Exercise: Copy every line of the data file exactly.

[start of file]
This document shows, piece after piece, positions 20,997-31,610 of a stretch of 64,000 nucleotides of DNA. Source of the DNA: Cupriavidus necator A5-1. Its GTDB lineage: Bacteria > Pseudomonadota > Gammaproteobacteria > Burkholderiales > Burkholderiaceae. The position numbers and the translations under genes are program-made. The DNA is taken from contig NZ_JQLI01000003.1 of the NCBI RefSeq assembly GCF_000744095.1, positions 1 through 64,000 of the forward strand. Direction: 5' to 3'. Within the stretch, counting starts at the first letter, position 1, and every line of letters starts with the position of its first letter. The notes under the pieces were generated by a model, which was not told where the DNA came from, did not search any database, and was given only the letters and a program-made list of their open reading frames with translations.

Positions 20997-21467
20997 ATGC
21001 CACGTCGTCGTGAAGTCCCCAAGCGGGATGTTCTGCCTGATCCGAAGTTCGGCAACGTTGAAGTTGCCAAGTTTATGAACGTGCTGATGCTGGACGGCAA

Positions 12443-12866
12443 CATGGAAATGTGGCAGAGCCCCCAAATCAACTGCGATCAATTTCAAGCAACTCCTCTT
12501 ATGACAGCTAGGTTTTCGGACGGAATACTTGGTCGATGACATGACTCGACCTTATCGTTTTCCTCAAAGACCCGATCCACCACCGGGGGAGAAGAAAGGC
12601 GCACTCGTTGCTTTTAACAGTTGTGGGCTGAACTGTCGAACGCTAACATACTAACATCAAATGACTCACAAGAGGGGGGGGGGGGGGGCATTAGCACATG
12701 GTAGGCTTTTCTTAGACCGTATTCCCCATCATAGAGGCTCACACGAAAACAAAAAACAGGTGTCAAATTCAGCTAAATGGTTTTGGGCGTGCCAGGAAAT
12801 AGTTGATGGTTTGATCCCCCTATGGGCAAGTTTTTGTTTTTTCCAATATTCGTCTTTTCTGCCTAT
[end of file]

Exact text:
This document shows, piece after piece, positions 20,997-31,610 of a stretch of 64,000 nucleotides of DNA. Source of the DNA: Cupriavidus necator A5-1. Its GTDB lineage: Bacteria > Pseudomonadota > Gammaproteobacteria > Burkholderiales > Burkholderiaceae. The position numbers and the translations under genes are program-made. The DNA is taken from contig NZ_JQLI01000003.1 of the NCBI RefSeq assembly GCF_000744095.1, positions 1 through 64,000 of the forward strand. Direction: 5' to 3'. Within the stretch, counting starts at the first letter, position 1, and every line of letters starts with the position of its first letter. The notes under the pieces were generated by a model, which was not told where the DNA came from, did not search any database, and was given only the letters and a program-made list of their open reading frames with translations.

Positions 20997-21467
20997 ATGC
21001 CACGTCGTCGTGAAGTCCCCAAGCGGGATGTTCTGCCTGATCCGAAGTTCGGCAACGTTGAAGTTGCCAAGTTTATGAACGTGCTGATGCTGGACGGCAA

Positions 12443-12866
12443 CATGGAAATGTGGCAGAGCCCCCAAATCAACTGCGATCAATTTCAAGCAACTCCTCTT
12501 ATGACAGCTAGGTTTTCGGACGGAATACTTGGTCGATGACATGACTCGACCTTATCGTTTTCCTCAAAGACCCGATCCACCACCGGGGGAGAAGAAAGGC
12601 GCACTCGTTGCTTTTAACAGTTGTGGGCTGAACTGTCGAACGCTAACATACTAACATCAAATGACTCACAAGAGGGGGGGGGGGGGGGCATTAGCACATG
12701 GTAGGCTTTTCTTAGACCGTATTCCCCATCATAGAGGCTCACACGAAAACAAAAAACAGGTGTCAAATTCAGCTAAATGGTTTTGGGCGTGCCAGGAAAT
12801 AGTTGATGGTTTGATCCCCCTATGGGCAAGTTTTTGTTTTTTCCAATATTCGTCTTTTCTGCCTAT